Important conversations on what we do as literary critics continue below, but as today’s Halloween, we ought to take some time to scare ourselves. Here are a few of my favorite spooky medieval tales. I’ve occasionally mentioned the medieval story of the transvestite zombie (a variation of the Marina legend?):
The evil one envied a religious man who applied himself assiduously to hospitality along with his other pious works. Dreaming up a novel sort of malice, the evil one occupied the corpse of an unfortunate woman who had died without confession and viaticum. Dressed as a man, he entered the monk’s cell, and accepted for an annual wage the necessary service of receiving guests. For a while he showed himself diligent, quick, and ready, seeking an opportunity to upset him with the malign sting of carnal desires.
But divine loving-kindness was ahead of his cunning. A holy bishop endowed with a prophetic spirit arrived to visit his parishes. Observing the hired servant at work, he perceived the hidden intent of the evil spirit. In private he anxiously asked his host who he was and where he came from. When the monk responded openly and unsuspectingly, the priest began to ask whether he ever saw him enter the oratory or participate in the divine mysteries. He answered that, when he himself arose for vigils, the man remained asleep outside with the rest of the seculars, but beyond this he had noticed nothing. The bishop called the man, and commanded him by authority of the divine name and of his episcopal office to tell who he was, what he was called, and why he came. But, gnashing his teeth and melting away, he replied, ‘Truly, is what concerns you so well finished–or neglected–that you have to come to inquire about my affairs, which are none of your business? If you had delayed your prying visit a few days, I would have gotten what I came for.’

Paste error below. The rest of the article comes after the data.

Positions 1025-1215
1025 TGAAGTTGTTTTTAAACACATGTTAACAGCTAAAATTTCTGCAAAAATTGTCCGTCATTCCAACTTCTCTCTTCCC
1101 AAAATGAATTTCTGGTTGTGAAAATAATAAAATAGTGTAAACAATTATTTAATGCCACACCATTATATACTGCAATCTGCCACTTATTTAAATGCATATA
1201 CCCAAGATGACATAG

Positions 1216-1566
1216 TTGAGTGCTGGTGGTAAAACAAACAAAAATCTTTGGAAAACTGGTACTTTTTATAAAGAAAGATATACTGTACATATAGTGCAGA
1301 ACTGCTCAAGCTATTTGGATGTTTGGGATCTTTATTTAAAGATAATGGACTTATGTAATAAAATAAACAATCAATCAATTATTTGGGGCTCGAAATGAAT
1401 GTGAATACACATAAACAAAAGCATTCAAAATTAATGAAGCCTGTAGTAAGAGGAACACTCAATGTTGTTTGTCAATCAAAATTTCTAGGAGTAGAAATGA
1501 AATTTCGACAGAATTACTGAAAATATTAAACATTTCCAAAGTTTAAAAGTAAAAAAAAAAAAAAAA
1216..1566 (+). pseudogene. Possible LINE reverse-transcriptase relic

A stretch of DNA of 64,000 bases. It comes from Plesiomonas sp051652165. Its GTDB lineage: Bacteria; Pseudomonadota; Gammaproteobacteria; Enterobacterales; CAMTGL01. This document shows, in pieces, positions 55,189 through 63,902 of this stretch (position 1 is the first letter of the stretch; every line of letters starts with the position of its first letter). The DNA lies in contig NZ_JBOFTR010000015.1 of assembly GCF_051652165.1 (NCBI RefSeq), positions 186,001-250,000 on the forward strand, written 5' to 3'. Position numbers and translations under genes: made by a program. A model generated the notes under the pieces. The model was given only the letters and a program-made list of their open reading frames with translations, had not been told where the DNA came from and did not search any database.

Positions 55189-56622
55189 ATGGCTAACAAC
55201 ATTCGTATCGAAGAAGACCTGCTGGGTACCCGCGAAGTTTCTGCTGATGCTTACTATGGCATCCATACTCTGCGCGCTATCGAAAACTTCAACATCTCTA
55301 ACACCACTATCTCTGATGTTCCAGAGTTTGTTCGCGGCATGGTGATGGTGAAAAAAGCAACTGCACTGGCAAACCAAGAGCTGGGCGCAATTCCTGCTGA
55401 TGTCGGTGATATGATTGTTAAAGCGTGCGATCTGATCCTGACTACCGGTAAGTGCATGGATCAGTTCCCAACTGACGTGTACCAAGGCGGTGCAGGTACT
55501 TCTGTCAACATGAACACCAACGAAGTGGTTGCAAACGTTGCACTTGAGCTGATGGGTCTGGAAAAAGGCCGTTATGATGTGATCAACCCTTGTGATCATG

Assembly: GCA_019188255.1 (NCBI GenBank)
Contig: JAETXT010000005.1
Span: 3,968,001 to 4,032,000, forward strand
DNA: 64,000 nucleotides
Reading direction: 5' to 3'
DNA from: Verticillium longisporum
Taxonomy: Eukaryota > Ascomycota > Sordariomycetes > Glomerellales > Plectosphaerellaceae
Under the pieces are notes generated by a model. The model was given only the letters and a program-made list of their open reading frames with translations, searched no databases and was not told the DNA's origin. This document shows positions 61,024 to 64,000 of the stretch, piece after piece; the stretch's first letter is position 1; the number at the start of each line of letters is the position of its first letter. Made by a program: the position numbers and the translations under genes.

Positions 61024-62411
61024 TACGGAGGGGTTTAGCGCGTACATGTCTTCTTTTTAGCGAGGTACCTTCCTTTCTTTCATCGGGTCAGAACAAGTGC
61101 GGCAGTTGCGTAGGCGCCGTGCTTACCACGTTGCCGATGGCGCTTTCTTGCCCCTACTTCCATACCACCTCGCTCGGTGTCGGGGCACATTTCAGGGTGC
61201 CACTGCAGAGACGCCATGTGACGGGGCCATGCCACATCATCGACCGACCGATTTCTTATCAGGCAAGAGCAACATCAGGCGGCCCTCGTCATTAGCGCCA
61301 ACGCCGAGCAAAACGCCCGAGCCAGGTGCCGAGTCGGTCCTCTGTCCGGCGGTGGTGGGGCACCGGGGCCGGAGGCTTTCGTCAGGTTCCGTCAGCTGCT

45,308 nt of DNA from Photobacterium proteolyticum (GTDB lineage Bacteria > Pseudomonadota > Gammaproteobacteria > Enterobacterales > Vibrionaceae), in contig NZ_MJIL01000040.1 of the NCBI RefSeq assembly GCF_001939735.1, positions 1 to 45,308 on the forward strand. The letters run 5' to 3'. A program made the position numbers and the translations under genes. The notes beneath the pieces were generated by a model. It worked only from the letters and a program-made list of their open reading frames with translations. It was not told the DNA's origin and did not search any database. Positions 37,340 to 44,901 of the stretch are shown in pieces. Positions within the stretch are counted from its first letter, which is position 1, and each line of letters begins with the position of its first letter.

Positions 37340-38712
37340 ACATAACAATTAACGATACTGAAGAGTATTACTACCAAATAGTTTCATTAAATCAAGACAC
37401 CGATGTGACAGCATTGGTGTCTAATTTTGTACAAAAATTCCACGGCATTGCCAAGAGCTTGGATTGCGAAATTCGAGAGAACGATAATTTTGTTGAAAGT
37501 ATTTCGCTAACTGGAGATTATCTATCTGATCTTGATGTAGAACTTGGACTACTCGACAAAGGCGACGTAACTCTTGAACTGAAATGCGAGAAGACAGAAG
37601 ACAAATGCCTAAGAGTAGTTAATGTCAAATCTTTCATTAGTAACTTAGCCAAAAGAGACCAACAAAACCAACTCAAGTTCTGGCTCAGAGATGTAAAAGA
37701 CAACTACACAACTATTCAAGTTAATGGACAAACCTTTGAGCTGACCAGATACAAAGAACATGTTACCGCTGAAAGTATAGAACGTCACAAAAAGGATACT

But, O great power of the divine name, and episcopal authority, so effective against us! At the bishop’s command this creation of diabolical fraud vanished, and the corpse fell into dust and dry bones.
(from Geoffrey of Auxerre, On the Apocalypse, from a series of reanimation, golem, and fairy stories, all seemingly inspired by his horror at women priests)
And here’s another:
Cesarius tellis of a clark that som tyme had a swete voyce, to so mekull that men at hard hym syng thoght that it was a grete delite to here hym. So on a day a religious man happend to here hym harpe, and onone as he harde hym he sayd in this maner of wyse; “This voyce & this melodie is not of a man bod, rather of the devull.” And all men mervayld of this at he said, & evyn furthwith he co[n]iuryd hym; & the fend onone went his way, & lefte the bodie as a dead, dry caryon; & so thai mott wit at it was a dry caryon.
And here’s the Latin from Caesarius of Heisterbach: I have to say I much prefer “cadavere mox corruente ac foetente” to “lefte the bodie as a dead, dry caryon,” not only because it’s more repulsive, but also because it reminds me of “And alle the blee of his body was blakke as þe moldes / As roten as þe rottok þat rises in powdere” from the Middle English St. Erkenwald)
De clerico cuius corpus diabolus loco animae vegetabat.Clericus quidam tam egregiam et tam dulcem vocem habebat, ut audier illam deliciae reputarentur. Die quadam vir quidam religiosus superveniens, et cytharae illius dulcedinem aure percipiens, ait, ‘Vox ista hominis non est, sed diaboli.’ Cunctis vero admirantibus daemonem adiuravit, et exivit, cadavere mox corruente ac foetente. Et intellexerunt omnes idem corpus a daemone diu fuisse ludificantum.